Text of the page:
- Maximum probable displacement during an earth-quake event may be calculated for a single surface using Newmark’s Method for upper bound displacement. The yield coefficient needed for the Newmark analysis is automatically calculated within the program.
- Up to 10 phreatic water surfaces, with up to 40 points defining each surface may be included in the analysis. The user may select the “vertical” or “perpendicular” method (or anywhere in between) of calculating the pressure head on the slice bases from the phreatic surface, by inputting a “pore-pressure inclination factor.”
- Both a pore pressure ratio (ru) and a pore pressure constant may be included for any soil.
Unit System and Profile Coordinates
- Either English or SI units are explicitly supported. The appropriate unit labels are automatically printed in the output.
- The X and Y coordinates of the profile origin may be any positive value specified by the user. There is no need to start with zero for the x and y coordinates.
- An “X-Plus – Y-Plus” option is available for easily shifting the profile further from or closer to the origins without having to re-input the profile values.
- Comprehensive text output of all input items, as well as output of the analysis results.
- The text output includes tables of base stresses for a Bishop or Janbu analysis, and tables of side forces, force angles, thrust-line ratio, and base stresses for a GLE analysis.
- Both screen plots and graphical output plots of the geometry, analysis results, and graphs of base and side forces are generated automatically by the program. Graphical outputs are report quality and can be printed on any available Windows printer.
GRAPHICAL USER INTERFACE
STEDwin© by Harald W. Van Aller, P.E., is a highly-customized graphical user interface (smart editor) that was developed to work specifically with GSTABL7© by Garry H. Gregory, Ph.D., P.E., to provide a powerful, user-friendly Slope Stability Analysis System. STEDwin itself performs no stability analysis but creates data files in the format expected by GSTABL7 and prepares high-quality graphics from the output. This allows you to concentrate on the engineering aspects of slope stability analysis.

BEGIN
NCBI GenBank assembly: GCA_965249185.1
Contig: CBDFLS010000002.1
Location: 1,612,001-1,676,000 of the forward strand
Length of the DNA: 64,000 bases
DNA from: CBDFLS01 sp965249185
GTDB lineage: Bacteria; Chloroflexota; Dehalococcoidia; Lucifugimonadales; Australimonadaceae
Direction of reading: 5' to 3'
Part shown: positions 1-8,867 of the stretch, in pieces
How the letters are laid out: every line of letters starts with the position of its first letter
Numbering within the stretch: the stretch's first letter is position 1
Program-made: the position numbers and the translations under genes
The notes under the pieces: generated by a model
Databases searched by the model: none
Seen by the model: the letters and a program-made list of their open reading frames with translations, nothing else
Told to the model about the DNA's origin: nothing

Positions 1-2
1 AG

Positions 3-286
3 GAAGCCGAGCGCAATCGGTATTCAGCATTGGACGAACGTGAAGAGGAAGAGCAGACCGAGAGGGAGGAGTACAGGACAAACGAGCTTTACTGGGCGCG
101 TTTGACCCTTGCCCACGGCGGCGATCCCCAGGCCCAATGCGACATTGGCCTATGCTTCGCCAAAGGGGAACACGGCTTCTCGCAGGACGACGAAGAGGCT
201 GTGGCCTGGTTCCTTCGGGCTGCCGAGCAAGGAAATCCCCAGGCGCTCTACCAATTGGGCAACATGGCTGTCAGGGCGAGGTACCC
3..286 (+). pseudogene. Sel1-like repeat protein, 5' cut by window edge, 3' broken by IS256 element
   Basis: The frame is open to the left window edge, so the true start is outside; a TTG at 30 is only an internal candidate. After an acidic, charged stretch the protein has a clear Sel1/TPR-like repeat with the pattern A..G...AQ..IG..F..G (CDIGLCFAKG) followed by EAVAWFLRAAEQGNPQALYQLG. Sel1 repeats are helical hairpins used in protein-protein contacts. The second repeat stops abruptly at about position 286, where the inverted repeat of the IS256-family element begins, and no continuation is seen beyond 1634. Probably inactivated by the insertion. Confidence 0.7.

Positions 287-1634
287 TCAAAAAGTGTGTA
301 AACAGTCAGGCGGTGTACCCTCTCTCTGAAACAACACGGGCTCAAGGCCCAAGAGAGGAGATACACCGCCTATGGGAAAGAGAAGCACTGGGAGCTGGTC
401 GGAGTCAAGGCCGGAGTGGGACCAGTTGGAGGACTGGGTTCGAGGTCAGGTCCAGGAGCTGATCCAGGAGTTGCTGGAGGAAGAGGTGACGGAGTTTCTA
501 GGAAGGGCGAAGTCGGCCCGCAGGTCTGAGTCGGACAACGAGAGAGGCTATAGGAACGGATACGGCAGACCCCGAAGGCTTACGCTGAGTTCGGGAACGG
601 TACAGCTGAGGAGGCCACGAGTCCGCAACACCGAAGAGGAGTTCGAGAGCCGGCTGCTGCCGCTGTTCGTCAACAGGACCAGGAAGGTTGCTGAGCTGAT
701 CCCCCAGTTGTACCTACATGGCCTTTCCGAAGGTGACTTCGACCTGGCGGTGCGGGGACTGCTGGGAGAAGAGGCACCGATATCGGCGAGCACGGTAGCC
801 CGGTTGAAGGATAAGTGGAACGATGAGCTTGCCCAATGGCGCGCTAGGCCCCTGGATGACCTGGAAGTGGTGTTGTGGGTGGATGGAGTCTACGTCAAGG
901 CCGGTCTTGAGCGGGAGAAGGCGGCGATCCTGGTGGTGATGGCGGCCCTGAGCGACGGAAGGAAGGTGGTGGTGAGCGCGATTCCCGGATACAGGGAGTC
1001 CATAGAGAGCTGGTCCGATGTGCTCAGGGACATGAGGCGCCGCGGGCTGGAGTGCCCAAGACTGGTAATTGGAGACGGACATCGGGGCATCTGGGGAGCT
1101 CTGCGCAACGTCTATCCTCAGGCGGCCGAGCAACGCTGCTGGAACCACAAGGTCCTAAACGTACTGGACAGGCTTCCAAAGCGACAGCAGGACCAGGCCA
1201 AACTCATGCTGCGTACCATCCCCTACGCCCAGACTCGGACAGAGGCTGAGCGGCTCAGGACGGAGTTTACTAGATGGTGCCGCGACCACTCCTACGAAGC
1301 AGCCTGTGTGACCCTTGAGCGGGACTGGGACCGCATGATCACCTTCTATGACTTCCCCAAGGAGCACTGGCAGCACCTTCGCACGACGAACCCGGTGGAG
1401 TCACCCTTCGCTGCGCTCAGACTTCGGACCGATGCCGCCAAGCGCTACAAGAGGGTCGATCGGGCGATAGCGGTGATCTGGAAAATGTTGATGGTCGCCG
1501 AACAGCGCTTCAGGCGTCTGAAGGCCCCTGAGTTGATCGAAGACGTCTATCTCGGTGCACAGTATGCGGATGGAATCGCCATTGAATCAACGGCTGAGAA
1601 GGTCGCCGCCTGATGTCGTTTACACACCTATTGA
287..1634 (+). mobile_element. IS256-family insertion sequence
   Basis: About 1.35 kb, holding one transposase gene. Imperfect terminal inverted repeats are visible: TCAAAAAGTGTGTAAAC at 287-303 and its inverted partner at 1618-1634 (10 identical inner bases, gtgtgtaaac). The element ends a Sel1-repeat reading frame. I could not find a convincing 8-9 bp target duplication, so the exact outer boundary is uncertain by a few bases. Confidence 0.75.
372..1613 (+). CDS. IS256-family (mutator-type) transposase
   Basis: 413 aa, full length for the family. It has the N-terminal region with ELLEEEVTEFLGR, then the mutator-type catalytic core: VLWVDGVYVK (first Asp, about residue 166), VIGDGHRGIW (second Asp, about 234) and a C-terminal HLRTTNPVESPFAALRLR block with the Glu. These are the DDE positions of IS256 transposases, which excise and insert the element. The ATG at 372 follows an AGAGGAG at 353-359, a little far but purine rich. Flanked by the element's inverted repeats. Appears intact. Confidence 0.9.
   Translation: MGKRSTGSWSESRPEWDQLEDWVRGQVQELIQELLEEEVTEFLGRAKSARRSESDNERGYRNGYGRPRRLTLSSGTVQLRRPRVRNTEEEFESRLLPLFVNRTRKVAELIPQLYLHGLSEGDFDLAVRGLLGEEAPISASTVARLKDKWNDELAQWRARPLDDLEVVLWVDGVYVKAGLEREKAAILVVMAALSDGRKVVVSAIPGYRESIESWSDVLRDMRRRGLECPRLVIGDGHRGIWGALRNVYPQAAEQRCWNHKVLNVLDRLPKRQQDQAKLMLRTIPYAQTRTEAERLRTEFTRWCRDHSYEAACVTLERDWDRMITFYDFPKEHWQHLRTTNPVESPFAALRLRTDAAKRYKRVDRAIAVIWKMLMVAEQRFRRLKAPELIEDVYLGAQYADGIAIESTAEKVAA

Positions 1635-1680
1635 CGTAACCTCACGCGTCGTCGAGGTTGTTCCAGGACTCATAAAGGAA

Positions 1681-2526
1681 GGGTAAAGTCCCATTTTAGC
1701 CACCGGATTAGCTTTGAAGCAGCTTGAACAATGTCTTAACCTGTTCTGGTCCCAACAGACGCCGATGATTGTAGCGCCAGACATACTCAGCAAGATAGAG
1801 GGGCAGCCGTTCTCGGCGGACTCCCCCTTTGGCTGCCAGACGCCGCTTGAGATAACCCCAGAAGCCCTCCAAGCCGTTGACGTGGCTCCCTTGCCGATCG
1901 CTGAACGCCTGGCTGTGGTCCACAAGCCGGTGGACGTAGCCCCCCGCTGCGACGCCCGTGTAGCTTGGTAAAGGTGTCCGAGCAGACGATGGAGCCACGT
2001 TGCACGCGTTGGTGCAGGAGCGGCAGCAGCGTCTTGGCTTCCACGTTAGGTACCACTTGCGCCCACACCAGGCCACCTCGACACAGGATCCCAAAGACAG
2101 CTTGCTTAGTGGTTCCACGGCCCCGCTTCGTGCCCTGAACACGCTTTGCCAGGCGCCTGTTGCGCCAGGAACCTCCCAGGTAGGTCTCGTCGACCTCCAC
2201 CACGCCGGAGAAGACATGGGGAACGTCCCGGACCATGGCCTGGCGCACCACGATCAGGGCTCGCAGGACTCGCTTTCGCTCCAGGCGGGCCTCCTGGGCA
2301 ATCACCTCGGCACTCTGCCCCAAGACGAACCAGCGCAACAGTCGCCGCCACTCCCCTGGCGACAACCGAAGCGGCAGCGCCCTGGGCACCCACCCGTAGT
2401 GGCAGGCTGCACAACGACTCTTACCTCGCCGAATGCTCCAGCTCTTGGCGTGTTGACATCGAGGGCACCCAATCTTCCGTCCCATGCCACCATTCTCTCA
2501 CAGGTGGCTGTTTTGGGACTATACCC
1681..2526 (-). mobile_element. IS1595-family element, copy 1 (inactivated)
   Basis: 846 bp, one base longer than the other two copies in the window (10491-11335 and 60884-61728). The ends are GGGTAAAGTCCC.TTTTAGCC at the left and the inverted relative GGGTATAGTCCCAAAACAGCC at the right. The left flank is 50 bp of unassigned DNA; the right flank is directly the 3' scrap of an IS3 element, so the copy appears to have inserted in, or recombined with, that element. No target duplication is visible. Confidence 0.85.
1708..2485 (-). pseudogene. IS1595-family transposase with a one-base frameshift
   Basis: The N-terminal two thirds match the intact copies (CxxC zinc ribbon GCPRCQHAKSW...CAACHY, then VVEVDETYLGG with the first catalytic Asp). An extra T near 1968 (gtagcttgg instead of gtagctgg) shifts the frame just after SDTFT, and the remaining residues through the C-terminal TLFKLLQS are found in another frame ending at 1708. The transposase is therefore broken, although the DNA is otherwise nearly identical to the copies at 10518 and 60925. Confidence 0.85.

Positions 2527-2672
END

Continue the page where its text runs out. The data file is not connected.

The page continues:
- Easy to learn Windows interface gets you up and running quickly and increases your productivity.
- User-friendly input with built-in help and error checking.
- Prints full-page, report quality black and white or color graphics to any Windows printer. A small graphic logo (16- or 256-color .BMP file) can be included on the plots.
STEDwin produces high quality screen graphics from the GSTABL7 output and plot files.
- Full-page, report quality graphics can be printed on any Windows printer or exported as “BMP” and CAD format “DXF” files.
- Text is automatically printed on the plots to show which method was used to calculate the reported factors of safety–i.e. “Factors of Safety are Calculated by GLE (Morgenstern-Price) Method.”
- Any of the individual surfaces on the plot of the “10 most critical surfaces” graph may be selected for printing.
- The initiation and termination limits for search-type analyses are shown on the plots to help interpret analysis technique.
- Text labels (up to eight characters for each soil type) can be entered in the soil properties table included on graphs.
- Simple, spreadsheet-like data entry and modification makes STEDwin extremely easy to learn and use.
- Includes input menus and screens for all functions and options of GSTABL7.
- Considerable error checking and documentation of GSTABL7 error codes is provided.
- Soil boundary lines, piezometric surfaces, and surface boundary loads can be inserted and deleted.
- Anisotropic soil parameters are entered using a unique system, which allows ANISO data to be entered in any order. To help visualize complex data, a plot of the angular ranges can be viewed at any time.
- A geometry preview feature allows you to view the input data before running GSTABL7. This reduces the chance that GSTABL7 will abort due to input errors.
- A GeoGrid Design screen simplifies entry of planar reinforcement layers for GSTABL7. This allows you to easily define up to 50 horizontal reinforcing layers by specifying the geogrid length, vertical spacing and strength properties for one or two types of reinforcing grids or geotextiles. STEDwin uses the design information to generate data in the format expected by GSTABL7. If desired, the data can then be manually edited.
The program “GSTABL7 with STEDwin” is distributed exclusively by GREGORY GEOTECHNICAL SOFTWARE (A Division of Gregory Geotechnical), from our Stillwater, Oklahoma offices.